Previous events

The development of an indicative habitat network (IHN) is a key action underpinning the realisation of the CSGN. Delivered through landscape scale habitat enhancement projects and local action to prevent the fragmentation of habitats and the loss of species, it will allow our wildlife to adapt to climate change. The habitat network will contribute to high landscape quality across the Central Belt, provide increased recreational opportunities with associated health and well-being improvements, improve water and air quality, support flood prevention and action to address climate change.

There is now full coverage of IHN Mapping for the CSGN area including woodland, wetland, neutral grassland, acid grassland and heathland. A series of dissemination events have helped to share learning with partners and planning, forestry and landscape professionals. The first IHN forum was held in March 2013 to bring together IHN users from local authorities, agencies, NGOs and consultancies.

In 2012, SNH began work on a landscape-scale, multi-partner, multi-site LIFE+ submission to improve ecological coherence across the CSGN area. The project will focus on creating and improving habitat quality and connectivity of three main habitat types: peatland/blanket bog, wetland, and woodland. The bid was submitted in June 2013.

In September 2013, SNH launched an online Indicative Habitat Network user tool for the CSGN area. The simple GIS mapping tool allows a user to view the existing habitat networks at a range of scales and then to scenario-plan new land use options, such as woodland planting to see the effect on connectivity and habitat function across landscapes. It can be found to the SNH website.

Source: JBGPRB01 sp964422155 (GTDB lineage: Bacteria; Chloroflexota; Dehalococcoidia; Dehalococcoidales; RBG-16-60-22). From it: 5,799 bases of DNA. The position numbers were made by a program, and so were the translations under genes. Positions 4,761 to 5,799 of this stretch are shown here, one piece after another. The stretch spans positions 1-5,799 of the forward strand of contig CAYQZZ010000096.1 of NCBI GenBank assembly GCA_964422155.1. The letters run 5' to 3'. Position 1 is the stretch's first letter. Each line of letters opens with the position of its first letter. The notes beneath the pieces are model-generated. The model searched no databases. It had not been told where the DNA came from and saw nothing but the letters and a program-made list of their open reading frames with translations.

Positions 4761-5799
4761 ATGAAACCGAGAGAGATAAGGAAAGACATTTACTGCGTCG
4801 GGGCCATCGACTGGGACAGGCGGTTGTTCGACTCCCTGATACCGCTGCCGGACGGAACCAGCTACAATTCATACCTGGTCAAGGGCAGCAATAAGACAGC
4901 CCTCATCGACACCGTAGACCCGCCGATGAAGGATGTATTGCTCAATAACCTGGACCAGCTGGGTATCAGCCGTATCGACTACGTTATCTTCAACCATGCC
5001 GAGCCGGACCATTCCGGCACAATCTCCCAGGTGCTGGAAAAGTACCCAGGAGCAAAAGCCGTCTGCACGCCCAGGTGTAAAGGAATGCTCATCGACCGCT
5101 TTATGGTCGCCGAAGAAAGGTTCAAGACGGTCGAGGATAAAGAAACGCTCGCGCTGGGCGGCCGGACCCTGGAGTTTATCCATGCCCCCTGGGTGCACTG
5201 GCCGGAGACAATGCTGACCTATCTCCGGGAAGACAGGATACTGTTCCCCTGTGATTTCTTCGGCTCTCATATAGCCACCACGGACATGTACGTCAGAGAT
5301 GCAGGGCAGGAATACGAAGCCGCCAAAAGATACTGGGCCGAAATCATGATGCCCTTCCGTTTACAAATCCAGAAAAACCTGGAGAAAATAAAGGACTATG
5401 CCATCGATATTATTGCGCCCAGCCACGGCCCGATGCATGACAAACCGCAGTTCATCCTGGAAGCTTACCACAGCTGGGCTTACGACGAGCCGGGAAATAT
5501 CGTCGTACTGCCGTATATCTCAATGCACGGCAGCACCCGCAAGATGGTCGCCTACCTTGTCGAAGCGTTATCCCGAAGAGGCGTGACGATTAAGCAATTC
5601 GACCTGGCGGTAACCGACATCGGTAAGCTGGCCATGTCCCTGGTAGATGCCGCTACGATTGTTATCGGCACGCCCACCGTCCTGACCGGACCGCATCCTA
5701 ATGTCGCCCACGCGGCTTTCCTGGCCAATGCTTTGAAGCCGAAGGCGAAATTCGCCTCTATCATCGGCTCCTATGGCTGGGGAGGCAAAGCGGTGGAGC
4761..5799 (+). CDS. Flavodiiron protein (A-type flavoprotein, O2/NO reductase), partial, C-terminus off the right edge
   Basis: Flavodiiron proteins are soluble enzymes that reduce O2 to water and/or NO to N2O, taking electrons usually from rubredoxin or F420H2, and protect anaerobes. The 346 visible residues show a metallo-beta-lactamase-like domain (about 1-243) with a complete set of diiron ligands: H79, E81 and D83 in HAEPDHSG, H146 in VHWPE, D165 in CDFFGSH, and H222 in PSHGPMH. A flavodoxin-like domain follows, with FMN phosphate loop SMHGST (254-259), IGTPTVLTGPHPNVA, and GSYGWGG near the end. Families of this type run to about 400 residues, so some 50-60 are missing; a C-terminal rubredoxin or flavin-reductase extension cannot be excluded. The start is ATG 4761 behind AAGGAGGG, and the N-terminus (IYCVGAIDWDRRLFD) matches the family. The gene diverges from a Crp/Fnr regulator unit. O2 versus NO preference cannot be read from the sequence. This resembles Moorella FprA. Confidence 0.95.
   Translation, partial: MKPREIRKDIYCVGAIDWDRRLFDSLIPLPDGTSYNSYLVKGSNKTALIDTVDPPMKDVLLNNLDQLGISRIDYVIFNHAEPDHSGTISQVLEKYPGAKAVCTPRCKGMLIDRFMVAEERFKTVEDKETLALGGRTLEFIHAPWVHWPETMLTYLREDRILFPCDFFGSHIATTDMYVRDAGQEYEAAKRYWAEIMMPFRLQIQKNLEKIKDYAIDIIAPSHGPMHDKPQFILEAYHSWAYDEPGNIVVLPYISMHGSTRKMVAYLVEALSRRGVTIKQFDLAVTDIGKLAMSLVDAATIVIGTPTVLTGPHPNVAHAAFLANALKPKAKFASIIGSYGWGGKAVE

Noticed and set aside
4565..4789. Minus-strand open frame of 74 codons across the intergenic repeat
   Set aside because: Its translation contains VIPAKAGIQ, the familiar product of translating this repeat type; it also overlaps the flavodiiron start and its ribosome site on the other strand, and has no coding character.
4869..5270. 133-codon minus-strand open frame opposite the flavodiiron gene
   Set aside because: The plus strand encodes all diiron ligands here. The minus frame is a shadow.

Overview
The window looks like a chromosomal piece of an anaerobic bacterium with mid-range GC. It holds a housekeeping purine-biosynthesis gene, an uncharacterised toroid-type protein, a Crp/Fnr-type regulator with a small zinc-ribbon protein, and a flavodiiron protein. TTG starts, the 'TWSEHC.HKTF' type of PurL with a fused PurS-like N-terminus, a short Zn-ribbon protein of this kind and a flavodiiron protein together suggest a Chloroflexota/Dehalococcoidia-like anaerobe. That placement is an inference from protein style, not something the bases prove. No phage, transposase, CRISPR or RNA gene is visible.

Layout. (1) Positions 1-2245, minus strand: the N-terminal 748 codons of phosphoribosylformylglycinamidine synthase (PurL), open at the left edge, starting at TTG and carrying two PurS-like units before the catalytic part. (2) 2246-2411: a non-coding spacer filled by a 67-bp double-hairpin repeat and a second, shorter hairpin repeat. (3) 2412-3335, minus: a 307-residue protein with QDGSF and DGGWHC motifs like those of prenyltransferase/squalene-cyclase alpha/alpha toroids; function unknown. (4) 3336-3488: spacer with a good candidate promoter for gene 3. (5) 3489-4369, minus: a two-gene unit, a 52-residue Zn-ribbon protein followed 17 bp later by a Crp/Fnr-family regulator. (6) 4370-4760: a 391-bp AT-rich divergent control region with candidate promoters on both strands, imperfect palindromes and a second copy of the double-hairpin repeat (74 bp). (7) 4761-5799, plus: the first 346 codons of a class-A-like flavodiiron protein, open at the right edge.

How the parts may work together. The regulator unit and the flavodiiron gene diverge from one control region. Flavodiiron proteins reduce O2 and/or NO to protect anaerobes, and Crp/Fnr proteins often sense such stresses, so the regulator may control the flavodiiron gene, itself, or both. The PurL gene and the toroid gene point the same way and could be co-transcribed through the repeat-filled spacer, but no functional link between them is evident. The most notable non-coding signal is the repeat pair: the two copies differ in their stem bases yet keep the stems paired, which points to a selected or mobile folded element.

The CSGN Development Fund has supported over 40 habitat focussed projects, including habitat and biodiversity improvements in the Nith and Lugar water catchments in East Ayrshire.

To deliver the IHN, we aim by 2016 to ensure that:

  • The Ecological Coherence project encompassing landscape scale habitat network enhancement projects is submitted for LIFE+ funding.
  • The Ecological coherence LIFE+ project has secured funding and the project has started (or alternate sources of funding are being sought).
  • IHN data and associated web based land use planning tools have been promoted in policy and practice and are actively used by decision-makers.
  • The IHN model has been rerun with updated methodology and data sources and the results reported upon, published and disseminated.

This work is being taken forward by Scottish Natural Heritage (SNH)


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